Lots of Cameroonians are borderline obsessed with [Obama] and his candidacy... I think it’s also about what Obama’s candidacy tells them about America. It tells them that son of an African student can rise to become leader of one of the largest and most powerful nations on earth. It reinforces the idea that somewhere in the world is a place where people can rise above the limitations imposed on them by others and make something of their lives.
If you thought I was out of touch with US politics, rest assured that’s not the case. Even if I had no internet access and no desire to follow politics, I would still be hearing about the election from all my Cameroonian friends (and some passing acquaintances and occasionally even strangers). Cameroonians have plenty of access to international news on the TV and radio. Via satellite or cable many households even have CNN, MSNBC, and Fox, not to mention the BBC, Al Jazeera, French news programs, etc.
"... the politics of division, demonization and fear which was promoted with religious zeal in the last eight years has been an abysmal and tragic failure...It is time for a fresh, inclusive, innovative and forward-looking approach to national and international politics"
“I guess a small-town mayor is sort of like a "community organizer," except that you have actual responsibilities... My fellow citizens, the American presidency is not supposed to be a journey of "personal discovery." This world of threats and dangers is not just a community, and it doesn't just need an organizer.” Governor Sarah Palin of Alaska at the Republican National Convention.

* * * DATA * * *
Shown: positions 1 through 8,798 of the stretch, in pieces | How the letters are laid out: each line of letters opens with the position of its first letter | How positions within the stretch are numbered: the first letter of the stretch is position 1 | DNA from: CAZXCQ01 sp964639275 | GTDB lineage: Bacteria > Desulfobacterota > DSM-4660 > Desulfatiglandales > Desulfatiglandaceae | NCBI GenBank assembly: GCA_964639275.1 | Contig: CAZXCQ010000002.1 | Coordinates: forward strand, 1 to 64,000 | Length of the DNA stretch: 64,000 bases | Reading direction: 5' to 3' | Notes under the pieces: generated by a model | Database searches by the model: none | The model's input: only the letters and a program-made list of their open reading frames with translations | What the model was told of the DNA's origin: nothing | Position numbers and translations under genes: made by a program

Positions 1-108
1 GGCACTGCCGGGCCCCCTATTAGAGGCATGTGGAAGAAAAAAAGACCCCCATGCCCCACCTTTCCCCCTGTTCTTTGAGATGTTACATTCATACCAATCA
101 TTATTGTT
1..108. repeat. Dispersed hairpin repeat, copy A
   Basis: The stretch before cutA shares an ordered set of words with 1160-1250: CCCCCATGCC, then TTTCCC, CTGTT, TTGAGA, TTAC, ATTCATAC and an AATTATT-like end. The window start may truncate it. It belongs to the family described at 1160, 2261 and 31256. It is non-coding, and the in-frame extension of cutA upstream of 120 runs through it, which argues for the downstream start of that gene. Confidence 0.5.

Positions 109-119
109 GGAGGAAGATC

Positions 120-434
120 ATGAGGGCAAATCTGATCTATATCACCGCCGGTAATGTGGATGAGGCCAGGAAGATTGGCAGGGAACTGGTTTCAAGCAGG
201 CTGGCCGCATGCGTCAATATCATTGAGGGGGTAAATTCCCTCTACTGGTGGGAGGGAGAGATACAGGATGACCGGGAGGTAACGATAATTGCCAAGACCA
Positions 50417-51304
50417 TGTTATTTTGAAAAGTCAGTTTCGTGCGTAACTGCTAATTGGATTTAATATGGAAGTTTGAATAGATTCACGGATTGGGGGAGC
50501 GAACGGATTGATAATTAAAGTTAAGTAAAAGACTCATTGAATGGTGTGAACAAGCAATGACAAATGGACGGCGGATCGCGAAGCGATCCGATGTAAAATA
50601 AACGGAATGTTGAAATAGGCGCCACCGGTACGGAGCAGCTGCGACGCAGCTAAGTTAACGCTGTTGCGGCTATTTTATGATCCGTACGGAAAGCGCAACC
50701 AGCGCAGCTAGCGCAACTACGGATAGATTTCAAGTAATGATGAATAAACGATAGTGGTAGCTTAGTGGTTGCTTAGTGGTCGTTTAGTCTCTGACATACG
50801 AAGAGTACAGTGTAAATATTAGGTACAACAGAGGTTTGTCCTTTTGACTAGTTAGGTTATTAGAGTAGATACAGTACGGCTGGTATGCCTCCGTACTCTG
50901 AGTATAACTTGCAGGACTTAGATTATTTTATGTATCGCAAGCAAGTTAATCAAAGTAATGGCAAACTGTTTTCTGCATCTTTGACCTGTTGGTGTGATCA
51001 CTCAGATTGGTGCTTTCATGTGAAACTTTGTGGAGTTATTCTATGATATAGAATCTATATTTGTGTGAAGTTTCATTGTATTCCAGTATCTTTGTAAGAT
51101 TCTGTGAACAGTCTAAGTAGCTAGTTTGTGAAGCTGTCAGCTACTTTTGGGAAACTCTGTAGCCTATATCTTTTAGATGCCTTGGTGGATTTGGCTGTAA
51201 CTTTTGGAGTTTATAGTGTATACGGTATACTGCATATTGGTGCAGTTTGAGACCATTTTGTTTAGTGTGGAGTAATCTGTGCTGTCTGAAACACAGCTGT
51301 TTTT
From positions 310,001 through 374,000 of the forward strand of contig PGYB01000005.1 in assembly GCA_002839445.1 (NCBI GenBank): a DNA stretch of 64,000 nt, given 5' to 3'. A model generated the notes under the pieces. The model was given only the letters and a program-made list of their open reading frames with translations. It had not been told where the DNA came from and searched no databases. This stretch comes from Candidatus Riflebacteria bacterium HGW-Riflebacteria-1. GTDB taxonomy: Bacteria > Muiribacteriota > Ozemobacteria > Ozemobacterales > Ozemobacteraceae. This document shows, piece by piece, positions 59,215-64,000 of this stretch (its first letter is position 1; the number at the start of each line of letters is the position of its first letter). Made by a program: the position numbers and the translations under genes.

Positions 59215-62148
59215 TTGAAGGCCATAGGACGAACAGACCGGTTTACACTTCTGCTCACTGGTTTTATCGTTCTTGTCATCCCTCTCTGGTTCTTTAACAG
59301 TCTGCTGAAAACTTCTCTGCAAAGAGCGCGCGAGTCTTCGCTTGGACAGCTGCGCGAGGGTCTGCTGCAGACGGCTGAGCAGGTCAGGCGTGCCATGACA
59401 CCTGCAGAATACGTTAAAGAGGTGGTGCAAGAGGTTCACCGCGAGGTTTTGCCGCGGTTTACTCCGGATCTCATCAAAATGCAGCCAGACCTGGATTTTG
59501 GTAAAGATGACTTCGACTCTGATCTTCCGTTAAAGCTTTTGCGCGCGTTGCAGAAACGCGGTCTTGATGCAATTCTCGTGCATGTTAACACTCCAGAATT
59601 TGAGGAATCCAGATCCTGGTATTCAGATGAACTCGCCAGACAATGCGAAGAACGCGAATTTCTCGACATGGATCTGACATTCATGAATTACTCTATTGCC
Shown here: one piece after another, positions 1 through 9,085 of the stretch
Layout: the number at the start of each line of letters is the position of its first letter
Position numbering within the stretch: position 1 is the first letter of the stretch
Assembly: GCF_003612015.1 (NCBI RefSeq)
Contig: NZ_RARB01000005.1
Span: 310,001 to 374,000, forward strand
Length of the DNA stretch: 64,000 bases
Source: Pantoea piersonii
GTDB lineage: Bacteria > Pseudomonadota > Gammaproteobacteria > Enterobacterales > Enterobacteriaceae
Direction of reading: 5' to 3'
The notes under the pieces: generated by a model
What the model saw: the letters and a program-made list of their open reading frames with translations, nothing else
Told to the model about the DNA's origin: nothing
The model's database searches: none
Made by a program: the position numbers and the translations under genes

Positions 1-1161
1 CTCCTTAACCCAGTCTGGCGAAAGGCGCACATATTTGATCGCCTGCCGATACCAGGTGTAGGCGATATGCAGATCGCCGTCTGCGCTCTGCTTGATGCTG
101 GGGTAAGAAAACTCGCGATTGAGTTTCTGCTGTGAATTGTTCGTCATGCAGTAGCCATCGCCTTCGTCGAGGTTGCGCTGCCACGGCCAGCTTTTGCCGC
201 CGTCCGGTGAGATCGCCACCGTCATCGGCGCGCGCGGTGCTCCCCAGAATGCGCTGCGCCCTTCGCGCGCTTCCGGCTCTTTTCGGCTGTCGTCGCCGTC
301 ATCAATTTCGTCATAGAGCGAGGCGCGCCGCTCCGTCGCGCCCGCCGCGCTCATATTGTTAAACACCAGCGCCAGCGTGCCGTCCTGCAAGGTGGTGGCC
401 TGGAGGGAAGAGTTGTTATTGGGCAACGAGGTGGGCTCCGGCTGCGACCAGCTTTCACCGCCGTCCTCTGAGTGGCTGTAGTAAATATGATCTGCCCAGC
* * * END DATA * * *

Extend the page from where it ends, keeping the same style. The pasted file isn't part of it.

Even when Republicans have common roots, their understanding of the lives and concerns of the less advantaged is lightweight. How can Gov. Palin – and her speech writers - not understand what a Community Activist does?
US Senator Barack Obama with Eric Tande
How can she not understand the significance of a young man dedicating his life to mending the lives of people who have lost their livelihoods and the ability to support their families and community after the closure of steel mills in Middle America? Her attempt at belittling the service Obama rendered as a community activist does not even qualify as political theatre.
After an epic five-month battle that has transformed American politics, Barack Obama claimed the Democratic nomination last night, continuing his extraordinary quest to become the first African-American president in his country's history.
It was the most important milestone yet, in the meteoric political journey of Mr Obama, the son of a black intellectual from Kenya and a white anthropologist from Kansas who only four years ago was an almost unknown state senator from Illinois.
The spate of school shootings that has hit America in recent months struck close to home yesterday, February 14, 2008, when gunfire shattered the serene atmosphere at Northern Illinois University (NIU) in DeKalb, Illinois. A gunman burst into an amphitheater and shot 22 students, killing five, and then turned the gun on himself.
NIUDeKalb is some 65 miles west of Chicago, and a mere 35 miles from my home. It is also my alma mater. My wife, also an NIU alumna, works with the mother of one of the victims.
Father Dennis Dease, president of the University of St. Thomas, has reversed his ban on Archbishop Desmond Tutu. He announced the decision in a letter to students and faculty of the university. Here is the full text of the letter:
Dear members of the St. Thomas community,
One of the strengths of a university is the opportunity that it provides to speak freely and to be open to other points of view on a wide variety of issues. And, I might add, to change our minds.
Therefore, I feel both humbled and proud to extend an invitation to Archbishop Desmond Tutu to speak at the University of St. Thomas.
The international firestorm which erupted last week after authorities at the University of St. Thomas in St. Paul, Minnesota cancelled an invitation to South African Nobel Peace laureate Archbishop Desmond Tutu to speak at the University is yet to subside.
According to Doug Hennes, vice president for university and government relations, the Rev. Dennis Dease, St. Thomas' president, decided to ban Tutu from campus because,